The earliest known Ashkenazi inscription from Ukraine of 1520 belongs to Yehuda b. Jacob from Busk, see M. Nosonovsky, ‘Epitafii XVI veka s evrejskih nadgrobij Ukrainy’ (Epitaphs of the 16th century from Jewish gravestones in Ukraine),’ in Monuments of Culture: New Discoveries (Moscow 1999) 21. In Eastern Poland the earliest extant inscriptions are dated mid-16th century, although in Western Poland (Wrocław) an inscription of 1203 was reported. Several pre-1500 Ashkenazi epitaphs from different places in historical Poland or Lithuania are mentioned in several publications and unpublished archival sources; however, no reliable publications are available (Nosonovsky, ‘Epitafii,’ 26). On Hebrew gravestone inscriptions in Europe see also F. Wiesemann, Sepulcra judaica. Bibliographie zu jüdischen Friedhöfen und zu Sterben, Begräbnis und Trauer bei den Juden von der Zeit des Hellenismus bis zur Gegenwart (Essen 2004).

2

M. Biber, Sefer Mazkeret li-gedole Ostroha (Berdichev 1907) 29.

3

Also the spellings אוסטרהא, אוסטרא, and אוסטרוה were used. Some Rabbinical authors called the city אות תורה (‘Letter of Torah’ in Hebrew) stressing its prominence in Torah learning.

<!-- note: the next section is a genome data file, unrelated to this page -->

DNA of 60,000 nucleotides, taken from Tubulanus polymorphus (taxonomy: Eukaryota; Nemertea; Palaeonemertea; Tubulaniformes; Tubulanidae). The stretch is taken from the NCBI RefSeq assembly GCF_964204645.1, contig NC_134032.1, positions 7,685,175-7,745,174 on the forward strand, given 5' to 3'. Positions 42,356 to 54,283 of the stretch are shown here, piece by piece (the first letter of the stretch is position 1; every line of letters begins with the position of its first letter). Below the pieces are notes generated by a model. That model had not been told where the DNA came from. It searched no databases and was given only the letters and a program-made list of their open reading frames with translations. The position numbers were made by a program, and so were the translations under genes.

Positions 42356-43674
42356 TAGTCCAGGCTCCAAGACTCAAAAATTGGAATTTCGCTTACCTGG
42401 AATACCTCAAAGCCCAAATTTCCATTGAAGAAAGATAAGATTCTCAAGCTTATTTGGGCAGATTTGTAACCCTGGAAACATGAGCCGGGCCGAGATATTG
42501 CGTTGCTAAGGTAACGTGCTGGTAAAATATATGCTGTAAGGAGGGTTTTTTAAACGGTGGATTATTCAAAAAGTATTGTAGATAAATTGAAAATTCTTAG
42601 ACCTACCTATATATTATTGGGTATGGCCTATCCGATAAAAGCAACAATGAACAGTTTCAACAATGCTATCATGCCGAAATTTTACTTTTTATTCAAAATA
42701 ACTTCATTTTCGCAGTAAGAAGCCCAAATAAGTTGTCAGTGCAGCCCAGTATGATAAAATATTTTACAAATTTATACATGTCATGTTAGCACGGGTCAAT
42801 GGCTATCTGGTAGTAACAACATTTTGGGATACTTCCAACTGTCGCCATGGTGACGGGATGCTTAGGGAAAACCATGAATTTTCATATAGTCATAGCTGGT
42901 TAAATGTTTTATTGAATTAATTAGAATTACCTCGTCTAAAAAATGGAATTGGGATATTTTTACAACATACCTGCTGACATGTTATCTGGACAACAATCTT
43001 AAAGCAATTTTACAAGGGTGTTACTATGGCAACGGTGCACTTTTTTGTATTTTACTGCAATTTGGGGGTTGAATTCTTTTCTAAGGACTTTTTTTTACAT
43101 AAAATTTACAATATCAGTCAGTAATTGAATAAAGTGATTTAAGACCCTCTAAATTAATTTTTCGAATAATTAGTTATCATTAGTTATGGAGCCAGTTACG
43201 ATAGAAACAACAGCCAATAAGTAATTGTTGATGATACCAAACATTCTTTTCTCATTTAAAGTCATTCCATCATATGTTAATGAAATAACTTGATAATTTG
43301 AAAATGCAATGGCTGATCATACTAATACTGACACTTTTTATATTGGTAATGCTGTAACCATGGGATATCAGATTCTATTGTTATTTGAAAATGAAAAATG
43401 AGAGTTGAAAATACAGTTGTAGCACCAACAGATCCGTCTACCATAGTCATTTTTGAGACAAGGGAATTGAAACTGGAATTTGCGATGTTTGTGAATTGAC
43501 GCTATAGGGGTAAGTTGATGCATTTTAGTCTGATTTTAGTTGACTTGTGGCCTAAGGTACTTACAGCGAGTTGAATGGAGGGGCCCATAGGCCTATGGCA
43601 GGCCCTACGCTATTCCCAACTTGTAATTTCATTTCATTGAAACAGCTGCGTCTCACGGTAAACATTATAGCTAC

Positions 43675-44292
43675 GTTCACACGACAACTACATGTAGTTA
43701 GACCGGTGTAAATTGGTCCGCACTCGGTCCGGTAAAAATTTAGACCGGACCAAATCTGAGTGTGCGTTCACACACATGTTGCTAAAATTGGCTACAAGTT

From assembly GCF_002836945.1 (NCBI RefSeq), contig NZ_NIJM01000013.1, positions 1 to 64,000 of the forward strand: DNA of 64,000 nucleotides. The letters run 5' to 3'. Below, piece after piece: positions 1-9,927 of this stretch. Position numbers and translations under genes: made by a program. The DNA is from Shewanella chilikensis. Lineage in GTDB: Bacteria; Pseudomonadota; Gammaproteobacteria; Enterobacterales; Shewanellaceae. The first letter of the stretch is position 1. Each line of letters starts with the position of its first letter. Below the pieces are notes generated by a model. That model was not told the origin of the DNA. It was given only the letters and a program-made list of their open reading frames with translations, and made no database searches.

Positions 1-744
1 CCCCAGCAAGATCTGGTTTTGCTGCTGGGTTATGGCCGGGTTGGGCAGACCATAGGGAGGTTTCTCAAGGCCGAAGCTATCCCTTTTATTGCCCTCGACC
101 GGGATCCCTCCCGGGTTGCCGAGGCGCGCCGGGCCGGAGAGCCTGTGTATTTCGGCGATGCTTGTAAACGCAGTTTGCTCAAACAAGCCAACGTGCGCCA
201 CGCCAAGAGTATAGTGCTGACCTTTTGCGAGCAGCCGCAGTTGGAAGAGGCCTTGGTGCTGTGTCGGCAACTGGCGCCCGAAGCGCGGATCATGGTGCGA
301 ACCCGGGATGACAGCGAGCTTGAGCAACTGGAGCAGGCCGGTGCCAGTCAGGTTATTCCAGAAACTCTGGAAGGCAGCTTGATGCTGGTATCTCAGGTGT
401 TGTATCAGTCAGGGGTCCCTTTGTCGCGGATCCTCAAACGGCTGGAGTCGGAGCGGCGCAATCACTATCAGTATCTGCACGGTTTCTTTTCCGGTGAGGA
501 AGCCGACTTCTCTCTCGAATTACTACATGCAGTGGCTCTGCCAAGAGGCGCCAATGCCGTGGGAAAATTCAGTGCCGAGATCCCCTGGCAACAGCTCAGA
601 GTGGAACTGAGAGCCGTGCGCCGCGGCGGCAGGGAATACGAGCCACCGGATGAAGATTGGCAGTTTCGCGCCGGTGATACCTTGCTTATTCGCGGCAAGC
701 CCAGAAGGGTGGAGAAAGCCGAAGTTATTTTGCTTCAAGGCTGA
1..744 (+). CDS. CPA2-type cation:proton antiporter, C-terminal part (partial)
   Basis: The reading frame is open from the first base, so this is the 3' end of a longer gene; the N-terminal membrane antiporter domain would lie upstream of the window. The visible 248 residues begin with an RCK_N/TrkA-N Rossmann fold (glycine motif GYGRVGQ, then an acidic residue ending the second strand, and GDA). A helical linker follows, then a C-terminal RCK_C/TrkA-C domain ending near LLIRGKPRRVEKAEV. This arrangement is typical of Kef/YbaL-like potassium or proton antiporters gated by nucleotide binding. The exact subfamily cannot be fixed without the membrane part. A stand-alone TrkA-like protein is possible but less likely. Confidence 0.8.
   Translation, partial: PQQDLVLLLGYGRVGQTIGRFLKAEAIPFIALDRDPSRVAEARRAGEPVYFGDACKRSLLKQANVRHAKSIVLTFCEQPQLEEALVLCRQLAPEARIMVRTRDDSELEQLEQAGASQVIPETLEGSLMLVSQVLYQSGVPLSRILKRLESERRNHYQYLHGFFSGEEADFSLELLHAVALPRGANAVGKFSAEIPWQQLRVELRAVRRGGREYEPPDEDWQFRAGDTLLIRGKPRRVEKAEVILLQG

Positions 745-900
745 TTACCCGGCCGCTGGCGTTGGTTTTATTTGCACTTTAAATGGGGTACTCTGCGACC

4

Ostróg was a historically important center of education and culture: the eastern (Orthodox) Christian Akademia Ostrogska (Острозька академія) was established there in 1576, which became the first Orthodox Christian university. The first printed Bible in the Old Church Slavonic translation (the Ostrog Bible) was printed there in Cyrillic in 1581 by Ivan Fedorov.

5

The community perished during the Cossack uprising under Chmielnicki in 1648/49 when hundreds of families were massacred, see N. Hanover, Yeven metzula (Tel Aviv 1945) 70. In 1661 there were only five Jewish families in the town. Later the community revived, to regain its former leading position in Volhynia, with jurisdiction over a number of communities in the vicinity, see Sh. Spector, Pinqas ha-qehillot: Encyclopedia of Jewish Communities, Poland, Vol. 5 (Jerusalem 1990) 34–40.